This is a pictorial source taken during the Japanese Occupation, which features 2 students experiencing the Japanese system of education. I chose this source as it is a true visual experience to observe the Japanese style of teaching during the Japanese Occupation. The picture shows 2 Malay boys learning to write Japanese characters on a blackboard, using a chalk piece. A young man who appears to be their Japanese teacher, corrects what one of the boys has written, by adjusting his hand. The teacher has a serious expression on his face. I think that the teacher is doing this action so as to improvise on the way the student has written this particular Japanese character. From this, I can understand that the Japanese give utmost importance to the simplest of things, such as the way someone holds a chalk piece or the way one writes a Japanese character. They aim to carry out everything with perfection. I can observe that the Japanese were also very serious when it came to teaching their language as they wanted everyone to learn their language well and master it. This way, they wanted everyone to show that they give importance to Japanese, by mastering it. I can also tell that despite whatever race you belonged to, you were made to learn Japanese.
This source is about Lim Bee Khim's mother's memories of her education years during the Japanese Occupation. When her mother was 6 years old, she was enrolled into Fair Field Methodist Girls' School. Although she had just enrolled into the school for a month, when the Japanese Occupation started, she had to stop school. After that, she changed schools and went to a Japanese school to learn Japanese for the three years of the Japanese Occupation, but after that, she could not remember what she had learnt. This source tells me that when the Japanese took over Singapore, students were forced to leave their former schools and enroll in a Japanese school, where they were made to learn Japanese. I can also understand, that the writer's mother forgot what she had learnt in her Japanese school after the Japanese Occupation, as she had unwillingly and reluctantly learnt it previously, which explains why she forgot it afterwards. This proves that students' education lives were disrupted when the Japanese Occupation started as they could not continue their normal education system. They were forced to learn Japanese, whether it was their wish or not. It was something they could not go against.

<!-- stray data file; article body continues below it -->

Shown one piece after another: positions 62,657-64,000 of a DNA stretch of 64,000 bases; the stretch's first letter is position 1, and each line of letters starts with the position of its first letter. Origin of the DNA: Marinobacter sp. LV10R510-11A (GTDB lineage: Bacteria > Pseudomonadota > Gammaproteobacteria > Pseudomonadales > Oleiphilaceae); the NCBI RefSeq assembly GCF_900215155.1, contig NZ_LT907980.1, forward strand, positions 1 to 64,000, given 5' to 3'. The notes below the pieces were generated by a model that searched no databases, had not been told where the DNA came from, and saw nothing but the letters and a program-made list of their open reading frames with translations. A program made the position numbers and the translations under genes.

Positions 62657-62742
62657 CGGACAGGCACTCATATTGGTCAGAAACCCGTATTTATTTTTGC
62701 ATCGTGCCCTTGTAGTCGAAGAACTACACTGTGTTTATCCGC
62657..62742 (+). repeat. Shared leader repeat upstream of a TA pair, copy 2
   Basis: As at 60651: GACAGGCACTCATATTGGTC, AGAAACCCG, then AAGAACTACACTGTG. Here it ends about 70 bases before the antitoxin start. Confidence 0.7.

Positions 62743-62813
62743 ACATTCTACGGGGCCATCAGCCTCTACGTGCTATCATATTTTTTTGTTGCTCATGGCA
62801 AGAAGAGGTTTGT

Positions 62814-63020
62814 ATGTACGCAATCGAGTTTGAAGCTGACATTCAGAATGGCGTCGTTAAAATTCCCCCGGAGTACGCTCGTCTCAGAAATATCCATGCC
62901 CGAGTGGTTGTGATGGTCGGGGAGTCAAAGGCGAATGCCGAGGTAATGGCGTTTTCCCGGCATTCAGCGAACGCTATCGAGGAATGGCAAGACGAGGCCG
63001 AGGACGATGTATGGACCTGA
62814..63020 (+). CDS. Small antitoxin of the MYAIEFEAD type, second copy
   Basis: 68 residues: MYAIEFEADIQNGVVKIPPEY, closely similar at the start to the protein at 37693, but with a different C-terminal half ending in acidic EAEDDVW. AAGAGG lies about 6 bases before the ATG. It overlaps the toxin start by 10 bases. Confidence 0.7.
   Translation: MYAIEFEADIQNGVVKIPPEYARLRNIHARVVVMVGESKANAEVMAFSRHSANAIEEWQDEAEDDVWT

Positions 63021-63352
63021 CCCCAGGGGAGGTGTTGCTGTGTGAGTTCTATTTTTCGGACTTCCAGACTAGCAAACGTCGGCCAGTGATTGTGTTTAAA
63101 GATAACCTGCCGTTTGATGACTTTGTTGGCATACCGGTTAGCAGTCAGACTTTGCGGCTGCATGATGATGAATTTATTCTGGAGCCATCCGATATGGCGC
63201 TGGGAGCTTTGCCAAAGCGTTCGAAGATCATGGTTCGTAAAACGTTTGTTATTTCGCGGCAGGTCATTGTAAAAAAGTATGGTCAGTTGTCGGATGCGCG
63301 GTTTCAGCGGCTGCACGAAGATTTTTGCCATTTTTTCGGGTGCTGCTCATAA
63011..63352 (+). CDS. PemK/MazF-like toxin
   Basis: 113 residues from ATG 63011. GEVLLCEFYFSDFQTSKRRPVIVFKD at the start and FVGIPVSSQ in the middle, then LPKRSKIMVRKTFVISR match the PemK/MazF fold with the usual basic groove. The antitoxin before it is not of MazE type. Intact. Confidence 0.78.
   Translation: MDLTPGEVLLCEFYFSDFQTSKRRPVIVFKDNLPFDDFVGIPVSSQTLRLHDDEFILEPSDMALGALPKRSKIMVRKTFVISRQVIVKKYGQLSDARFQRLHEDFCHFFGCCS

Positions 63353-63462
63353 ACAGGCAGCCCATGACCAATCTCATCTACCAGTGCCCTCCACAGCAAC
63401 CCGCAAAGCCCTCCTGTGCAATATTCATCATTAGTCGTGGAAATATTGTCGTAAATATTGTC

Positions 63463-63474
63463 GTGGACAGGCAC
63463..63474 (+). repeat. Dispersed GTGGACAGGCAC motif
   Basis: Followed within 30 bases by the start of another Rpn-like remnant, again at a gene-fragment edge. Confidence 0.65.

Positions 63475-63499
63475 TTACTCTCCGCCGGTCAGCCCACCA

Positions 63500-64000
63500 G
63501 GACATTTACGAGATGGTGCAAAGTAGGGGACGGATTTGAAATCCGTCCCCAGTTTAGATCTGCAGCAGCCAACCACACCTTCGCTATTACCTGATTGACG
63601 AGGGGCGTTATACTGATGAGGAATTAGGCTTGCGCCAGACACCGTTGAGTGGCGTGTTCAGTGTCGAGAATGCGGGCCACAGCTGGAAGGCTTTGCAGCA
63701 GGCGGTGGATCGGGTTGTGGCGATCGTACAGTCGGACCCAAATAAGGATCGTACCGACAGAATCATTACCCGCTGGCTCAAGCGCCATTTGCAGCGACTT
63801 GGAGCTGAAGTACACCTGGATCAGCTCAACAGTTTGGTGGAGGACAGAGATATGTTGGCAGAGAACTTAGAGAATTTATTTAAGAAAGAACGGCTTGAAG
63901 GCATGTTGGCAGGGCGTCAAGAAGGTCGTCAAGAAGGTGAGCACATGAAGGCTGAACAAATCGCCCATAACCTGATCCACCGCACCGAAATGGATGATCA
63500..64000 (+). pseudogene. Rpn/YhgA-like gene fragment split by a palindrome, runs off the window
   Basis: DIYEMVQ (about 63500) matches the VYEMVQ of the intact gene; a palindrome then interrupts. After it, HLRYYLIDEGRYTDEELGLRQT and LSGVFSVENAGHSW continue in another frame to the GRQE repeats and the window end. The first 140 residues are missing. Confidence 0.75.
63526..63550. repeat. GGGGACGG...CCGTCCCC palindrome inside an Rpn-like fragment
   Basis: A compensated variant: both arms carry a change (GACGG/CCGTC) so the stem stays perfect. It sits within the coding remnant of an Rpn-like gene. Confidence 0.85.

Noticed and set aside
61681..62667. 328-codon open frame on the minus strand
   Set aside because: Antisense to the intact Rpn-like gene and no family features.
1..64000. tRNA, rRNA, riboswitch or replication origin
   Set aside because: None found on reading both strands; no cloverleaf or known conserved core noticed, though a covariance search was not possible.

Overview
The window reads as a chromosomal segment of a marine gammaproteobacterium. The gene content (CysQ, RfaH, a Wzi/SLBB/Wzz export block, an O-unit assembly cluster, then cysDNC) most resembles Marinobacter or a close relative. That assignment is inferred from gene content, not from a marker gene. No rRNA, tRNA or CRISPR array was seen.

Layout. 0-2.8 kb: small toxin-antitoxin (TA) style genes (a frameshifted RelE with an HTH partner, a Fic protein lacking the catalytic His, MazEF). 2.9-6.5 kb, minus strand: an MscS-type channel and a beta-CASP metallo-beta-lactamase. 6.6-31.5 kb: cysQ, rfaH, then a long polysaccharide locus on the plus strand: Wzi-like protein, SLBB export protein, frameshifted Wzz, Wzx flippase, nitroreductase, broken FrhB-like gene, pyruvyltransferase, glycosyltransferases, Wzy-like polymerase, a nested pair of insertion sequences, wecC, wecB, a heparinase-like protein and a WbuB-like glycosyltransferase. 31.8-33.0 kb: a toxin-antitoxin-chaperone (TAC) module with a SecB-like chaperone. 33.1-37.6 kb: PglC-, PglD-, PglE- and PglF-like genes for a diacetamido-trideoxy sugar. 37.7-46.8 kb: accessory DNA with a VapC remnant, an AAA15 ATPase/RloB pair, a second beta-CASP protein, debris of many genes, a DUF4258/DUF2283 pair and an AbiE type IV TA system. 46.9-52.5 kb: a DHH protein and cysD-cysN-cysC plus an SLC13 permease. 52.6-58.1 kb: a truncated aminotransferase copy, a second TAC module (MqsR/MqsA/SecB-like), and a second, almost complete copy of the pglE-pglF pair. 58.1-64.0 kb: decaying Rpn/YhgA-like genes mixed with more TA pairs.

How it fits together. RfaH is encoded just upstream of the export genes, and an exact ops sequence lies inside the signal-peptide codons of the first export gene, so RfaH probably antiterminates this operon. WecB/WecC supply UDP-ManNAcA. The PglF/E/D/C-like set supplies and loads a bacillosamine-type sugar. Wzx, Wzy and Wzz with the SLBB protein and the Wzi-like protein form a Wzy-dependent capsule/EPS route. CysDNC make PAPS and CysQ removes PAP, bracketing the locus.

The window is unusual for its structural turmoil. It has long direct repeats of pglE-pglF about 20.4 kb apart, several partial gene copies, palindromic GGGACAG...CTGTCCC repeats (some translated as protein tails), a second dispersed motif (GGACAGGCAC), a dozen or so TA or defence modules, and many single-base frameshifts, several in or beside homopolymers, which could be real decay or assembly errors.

This is a video based source, which shows the social changes during the Japanese Occupation, mainly emphasizing on education. The video shows that much importance and priority was given to Japanese, now that they were the new rulers. In schools, only the Japanese language was taught and all students regardless of their race, had to learn, write and speak in Japanese. P.V. Lingham, an occupation witness in the video, shared that the students had to follow a fixed routine everyday. The students were supposed to assemble in the field, and sing Kimigayo, the Japanese national anthem every morning. The students also had to go through morning exercises and carry out a drill, called 'Radio Taiso'. Through this video, I understand that the Japanese has been carrying out propaganda. Due to the Japanese Occupation, normal school life routine was changed. The Japanese got the students to adapt themselves to follow their culture and traditions, by learning the Japanese language, carrying out physical exercises and singing the Japanese national anthem. Thus during the Japanese Occupation, the students went through a big change where they learnt a new culture and followed a new system. The Japanese wanted the students to acquire the Japanese spirit, be disciplined and also be faithful and loyal to the Emperor so that they would not change their minds or be influenced by another culture.
This source is an oral transcript, from an interview with Mr. George Edwin, who was a teenager during the Japanese Occupation. The transcript is about Mr. Edwin's school experiences, in that period of time. I chose this source as the interview provides information on how the Japanese Occupation affected his life deeply. It also mentions how the Japanese Occupation changed his attitude, and the changes in his character during the war as compared to before the Japanese Occupation. The transcript tells me that he had to return to school as a slightly over aged person, as there were some problems his family faced which did not allow him to go to work earlier. The transcript also tells me about how the war developed Mr. Edwin into becoming more matured and he developed a greater appreciation for essential items such as food, water and clothing. The Japanese teachers were also described to have a friendly attitude and were very closely bonded with the students. Together with the teachers' enthusiasm in teaching and his interest to study harder, Mr. Edwin wanted to excel in his studies. One could say that the war changed him in a positive aspect.